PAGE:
Built St. Louis
South City: Soulard
I-55 remains a cruel barrier in the neighborhood, slicing off the northernmost streets from the rest of Soulard. Not nearly enough bridges were constructed to keep the two sections properly connected, and many north-south streets simply dead end at the highway's edge.
The houses and streets shown here are south of Chouteau avenue and north of Park Avenue, in a neighborhood designated "LaSalle Park" in recognition of its physical sunderance from Soulard. There are virtually no businesses here. Separated from the bars and restaurants that characterize the central streets of Soulard, they have an air of quiet seclusion, even though they are surrounded by highways and busy city streets. It is not hard to envision them as the "suburban" retreat that they were originally built to be.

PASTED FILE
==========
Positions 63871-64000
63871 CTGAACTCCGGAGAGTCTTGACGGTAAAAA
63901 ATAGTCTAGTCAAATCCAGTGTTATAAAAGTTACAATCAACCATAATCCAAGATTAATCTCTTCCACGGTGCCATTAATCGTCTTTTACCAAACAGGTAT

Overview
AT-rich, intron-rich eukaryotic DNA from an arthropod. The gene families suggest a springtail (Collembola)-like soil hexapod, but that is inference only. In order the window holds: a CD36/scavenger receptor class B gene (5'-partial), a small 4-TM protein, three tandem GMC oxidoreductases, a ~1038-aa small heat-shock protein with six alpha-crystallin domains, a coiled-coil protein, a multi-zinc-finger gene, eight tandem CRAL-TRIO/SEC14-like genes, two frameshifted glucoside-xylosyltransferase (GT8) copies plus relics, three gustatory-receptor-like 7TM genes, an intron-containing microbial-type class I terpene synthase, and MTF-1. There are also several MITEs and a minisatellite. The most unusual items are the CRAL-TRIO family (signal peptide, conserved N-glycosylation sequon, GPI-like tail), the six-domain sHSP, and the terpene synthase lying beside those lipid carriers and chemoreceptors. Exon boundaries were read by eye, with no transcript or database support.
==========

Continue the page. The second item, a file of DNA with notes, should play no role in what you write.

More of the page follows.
Things weren't always so idylic for this enclave; the neighborhood was down at the heels in the late 1960s, when the nearby Ralston Purina Company became involved in an effort to rehabilitate the area. At the time, "rehabilitate" mean "destroy", but intervention by preservationists resulted in salvation and restoration for the area's beautiful red brick architecture. The Darste-Webb public housing projects once stood just west of here, casting a long shadow on the neighborhood. Traces of those days remain in the form of closed streets that barricade the district off from its surroundings, particularly to the west. A short pedestrian mall also replaces a portion of 10th Street.
Link: LaSalle Park neighborhood web site
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